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Chapter 4

BISC 3221 Chapter Notes - Chapter 4: Tretinoin, Calcitriol, Merocrine


Department
Biological Sciences
Course Code
BISC 3221
Professor
Craig Frank
Chapter
4

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Chapter 4: Integumentary System
Integument: skin + hair/nails/sweat glands/oil glands/mammary glands
4.1 Integumentary Structure and Function
Covers entire body surface, including anterior surfaces of eyes, tympanic membranes
At nostrils, lips, anus, urethra, vagina, integument turns in and meets mucous membranes
All four tissue types are found in integument; epithelium covers surface, connective tissue
underneath with blood vessels, smooth muscle to control hairs and vessel diameter, neural tissue
Skin: 2 components; superficial epithelium AKA epidermis; connective tissue of dermis; loose
connective tissue is deep to dermis, AKA subcutaneous layer AKA hypodermis AKA superficial
fascia (not part of integument, separates integument from deep fascia around other organs)
Accessory structures: hair, nails, glands; located in dermis, protrude to surface
4.2 The Epidermis
Stratified squamous epithelium, four cells types: keratinocytes, melanocytes, Merkel cells,
Langerhans cells
Keratinocytes: most abundant epithelial cells, form several layers, found in 5 layers in thick skin
(palms of hand, soles of feet), 4 layers everywhere else
Melanocytes: pigment producing cells in epidermis
Merkel cells have role in detecting sensation
Langerhans cells: wandering phagocytic cells, important in immune response
Layers of the Epidermis
5 layers above basal lamina: Basal lamina stratum basale stratum spinosum stratum
granulosum stratum lucidum stratum corneum (at surface)
Stratum Basale
o AKA stratum germinatvum
o Single layer of cells, attached to basal lamina
o Basal cells: dominant cell type, large stem cells, divisions replace superficial
keratinocytes shed at the surface
o Melanocytes: pigment cells in stratum basale, inject melanin into keratinocytes in this
layer and more superficial layers (melanocytes : stem cells = 1:4 1:20)
o Differences in skin color result from levels of melanocyte activity, NOT different
numbers of melanocytes (albinism is melanocytes that cannot produce melanin)
o Merkel cells: surfaces that lack hair, when compressed release chemicals that stimulate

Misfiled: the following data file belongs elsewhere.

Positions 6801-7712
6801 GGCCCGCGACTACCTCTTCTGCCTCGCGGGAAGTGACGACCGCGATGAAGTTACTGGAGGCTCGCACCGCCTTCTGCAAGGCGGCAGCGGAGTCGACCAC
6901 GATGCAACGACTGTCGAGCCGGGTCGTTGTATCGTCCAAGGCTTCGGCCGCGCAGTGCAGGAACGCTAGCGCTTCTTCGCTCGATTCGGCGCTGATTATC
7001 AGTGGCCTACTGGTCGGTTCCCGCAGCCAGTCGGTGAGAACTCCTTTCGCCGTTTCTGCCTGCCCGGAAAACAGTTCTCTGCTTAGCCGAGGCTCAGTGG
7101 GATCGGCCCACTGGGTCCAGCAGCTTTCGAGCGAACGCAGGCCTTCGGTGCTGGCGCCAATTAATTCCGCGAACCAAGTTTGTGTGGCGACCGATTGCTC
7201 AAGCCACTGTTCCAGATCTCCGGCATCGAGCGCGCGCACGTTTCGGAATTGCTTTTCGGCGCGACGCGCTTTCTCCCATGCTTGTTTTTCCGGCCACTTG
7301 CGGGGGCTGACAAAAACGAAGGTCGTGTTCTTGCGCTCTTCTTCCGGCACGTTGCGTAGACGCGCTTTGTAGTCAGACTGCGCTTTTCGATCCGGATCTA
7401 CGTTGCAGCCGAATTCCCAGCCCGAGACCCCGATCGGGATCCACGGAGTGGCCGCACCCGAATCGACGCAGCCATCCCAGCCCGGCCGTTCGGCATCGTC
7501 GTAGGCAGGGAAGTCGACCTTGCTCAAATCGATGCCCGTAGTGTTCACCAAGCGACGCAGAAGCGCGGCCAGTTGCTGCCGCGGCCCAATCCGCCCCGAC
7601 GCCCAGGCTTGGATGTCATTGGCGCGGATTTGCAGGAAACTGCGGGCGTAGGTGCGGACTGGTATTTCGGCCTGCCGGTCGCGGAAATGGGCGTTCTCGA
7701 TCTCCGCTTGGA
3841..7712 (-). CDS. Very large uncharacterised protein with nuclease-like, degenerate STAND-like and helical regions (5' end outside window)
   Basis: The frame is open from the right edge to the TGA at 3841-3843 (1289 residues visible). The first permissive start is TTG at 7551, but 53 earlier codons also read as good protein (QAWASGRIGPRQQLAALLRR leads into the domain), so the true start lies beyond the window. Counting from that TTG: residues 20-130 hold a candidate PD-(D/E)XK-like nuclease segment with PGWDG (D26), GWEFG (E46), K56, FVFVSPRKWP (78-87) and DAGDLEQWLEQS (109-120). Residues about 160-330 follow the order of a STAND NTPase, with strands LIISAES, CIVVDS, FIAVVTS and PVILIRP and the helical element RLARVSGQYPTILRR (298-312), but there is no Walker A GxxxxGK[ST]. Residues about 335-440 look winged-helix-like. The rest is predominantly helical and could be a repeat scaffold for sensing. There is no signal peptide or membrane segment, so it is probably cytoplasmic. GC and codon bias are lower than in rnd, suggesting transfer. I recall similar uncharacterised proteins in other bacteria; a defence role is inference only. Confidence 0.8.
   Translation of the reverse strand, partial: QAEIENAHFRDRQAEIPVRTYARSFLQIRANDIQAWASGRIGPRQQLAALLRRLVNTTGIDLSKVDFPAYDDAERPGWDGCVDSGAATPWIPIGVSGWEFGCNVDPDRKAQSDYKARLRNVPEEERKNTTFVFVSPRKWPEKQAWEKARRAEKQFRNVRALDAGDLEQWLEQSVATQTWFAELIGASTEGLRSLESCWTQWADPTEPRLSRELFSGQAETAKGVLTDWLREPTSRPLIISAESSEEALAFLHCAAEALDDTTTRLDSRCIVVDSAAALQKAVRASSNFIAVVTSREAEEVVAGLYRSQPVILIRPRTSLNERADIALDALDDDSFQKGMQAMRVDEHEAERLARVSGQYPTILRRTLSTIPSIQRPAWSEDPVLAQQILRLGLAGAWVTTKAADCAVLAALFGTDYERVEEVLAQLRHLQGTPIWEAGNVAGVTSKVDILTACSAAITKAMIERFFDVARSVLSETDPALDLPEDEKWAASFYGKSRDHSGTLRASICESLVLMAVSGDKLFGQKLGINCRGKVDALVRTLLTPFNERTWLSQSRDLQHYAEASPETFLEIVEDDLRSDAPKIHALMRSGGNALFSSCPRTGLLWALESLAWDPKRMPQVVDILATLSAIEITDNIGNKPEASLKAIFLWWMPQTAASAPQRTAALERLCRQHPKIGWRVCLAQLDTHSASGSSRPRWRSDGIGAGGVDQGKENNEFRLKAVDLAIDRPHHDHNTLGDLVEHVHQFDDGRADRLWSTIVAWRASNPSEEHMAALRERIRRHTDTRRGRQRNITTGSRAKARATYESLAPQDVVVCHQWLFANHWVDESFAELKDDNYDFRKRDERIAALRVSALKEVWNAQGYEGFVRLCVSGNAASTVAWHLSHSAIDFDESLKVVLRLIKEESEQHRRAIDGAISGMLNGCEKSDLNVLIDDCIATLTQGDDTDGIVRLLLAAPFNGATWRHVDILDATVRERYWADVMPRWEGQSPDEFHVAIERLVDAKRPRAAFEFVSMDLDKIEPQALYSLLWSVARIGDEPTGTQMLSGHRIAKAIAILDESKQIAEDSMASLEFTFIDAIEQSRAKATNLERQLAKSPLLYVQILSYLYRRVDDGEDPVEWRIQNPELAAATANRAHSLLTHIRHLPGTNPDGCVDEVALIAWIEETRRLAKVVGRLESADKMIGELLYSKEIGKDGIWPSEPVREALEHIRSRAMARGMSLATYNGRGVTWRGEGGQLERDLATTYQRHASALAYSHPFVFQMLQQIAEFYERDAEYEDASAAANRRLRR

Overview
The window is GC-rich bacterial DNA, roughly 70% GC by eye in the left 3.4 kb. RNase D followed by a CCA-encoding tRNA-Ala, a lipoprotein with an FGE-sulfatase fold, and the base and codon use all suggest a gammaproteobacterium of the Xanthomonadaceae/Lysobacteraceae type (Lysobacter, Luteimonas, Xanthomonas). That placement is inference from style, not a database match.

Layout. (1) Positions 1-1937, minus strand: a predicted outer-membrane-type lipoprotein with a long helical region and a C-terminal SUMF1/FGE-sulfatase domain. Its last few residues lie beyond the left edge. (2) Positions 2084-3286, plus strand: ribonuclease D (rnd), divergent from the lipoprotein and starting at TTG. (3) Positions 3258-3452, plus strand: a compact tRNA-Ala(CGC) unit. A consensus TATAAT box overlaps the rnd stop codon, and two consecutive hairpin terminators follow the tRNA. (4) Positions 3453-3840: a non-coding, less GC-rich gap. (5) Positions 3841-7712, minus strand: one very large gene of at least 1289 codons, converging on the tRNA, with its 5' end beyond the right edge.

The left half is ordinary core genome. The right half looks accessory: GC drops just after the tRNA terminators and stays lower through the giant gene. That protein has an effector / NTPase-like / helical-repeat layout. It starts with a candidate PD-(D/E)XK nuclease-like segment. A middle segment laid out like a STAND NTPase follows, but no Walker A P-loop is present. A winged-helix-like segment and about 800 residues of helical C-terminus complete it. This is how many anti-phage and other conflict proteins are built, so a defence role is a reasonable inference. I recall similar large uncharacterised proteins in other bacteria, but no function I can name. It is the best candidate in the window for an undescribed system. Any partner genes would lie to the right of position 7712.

sensory nerve endings
Stratum Spinosum
o Several cells thick, keratinocytes contain tonofibrils (bundle of protein filaments, extend
spider to side for cell, begin and end at macula adherens AKA desmosome)
o Tonofibrils connect keratinocyte to other adjacent cells
o Some cells entering layer from stratum basale divide and increase spinosum thickness
o Contains melanocytes
o Langerhans cells: 3-8% dermis, most common in superficial stratum spinosum, play role
in immune response against pathogens that penetrated epidermis/epidermal cancer cells
Stratum Granulosum

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o Most superficial layer of epidermis in which ALL cells have a nucleus
o Cells are mature enough to manufacture large quantities of keratohyalin and keratin
Keratohyalin: accumulates in granules, form intracellular matrix to surround
keratin filaments
o Cells contain granules that release contents by exocytosis, forms sheet of lipid rich
substance that coats cells of stratum granulosum (water resistant)
o Rate of keratohyalin/keratin production depends on environmental factors (i.e. calluses)
Stratum Lucidum
o In thick skin, this clear layer covers stratum granulosum
o Cells lack organelles and nuclei, flattened, densely packed, filled with keratin filaments
parallel to surface of skin
Stratum Corneum
o Most superficial layer, flattened, dead cells with thick plasmalemma
o Dehydrated, no organelles, no nucleus, lots of keratin
o Still interconnected, shed in large groups/sheets
o Keratinized: epithelium with large amounts of keratin; maintained by secretions of
integumentary glands, keratinization occurs on all exposed skin EXCEPT surfaces of
eyes
o Water resistant, not waterproof (insensible perspiration, lose water to environment)
o Takes 15-30 days for cell from stratum basale to reach stratum corneum (stay there 2
weeks)
Thick and Thin Skin
Thin skin: four layers, covers most of body, stratum corneum a few cell layers deep
Thick skin: palms, soles, 30 or more layers of keratinized cells
Epidermal Ridges
Epidermal ridges: from stratum basale, increases area of contact
Dermal papillae: projections from dermis toward epidermis, extend between ridges
Ridges on palms and soles increase SA and friction, for grip (genetically determined shapes)
Skin Color
Due to dermal blood supply, thickness of stratum corneum, quantities of carotene and melanin
When blood vessels dilate (oxygenated blood) reddish tint is more pronounced
Dermal Blood Supply
o Temporary reduction in circulatory supply = skin pales
o Sustained reduction, blood loses oxygen, hemoglobin turns darker red, skin takes on blue
color (cyanosis) more common in thin skin areas
Epidermal Pigment Content
o Carotene: orange-yellow content, converted to Vit A, required for epithelial maintenance
and synthesis of pigments by eye photoreceptors
o Carotene accumulates in keratinocytes
o Melanin: produced/stored in melanocytes, forms in vesicles called melanosomes
o Melanosomes color keratinocytes temporarily until destroyed by lysosomes
o Cells in superficial layers lighten as number of intact melanosomes decreases
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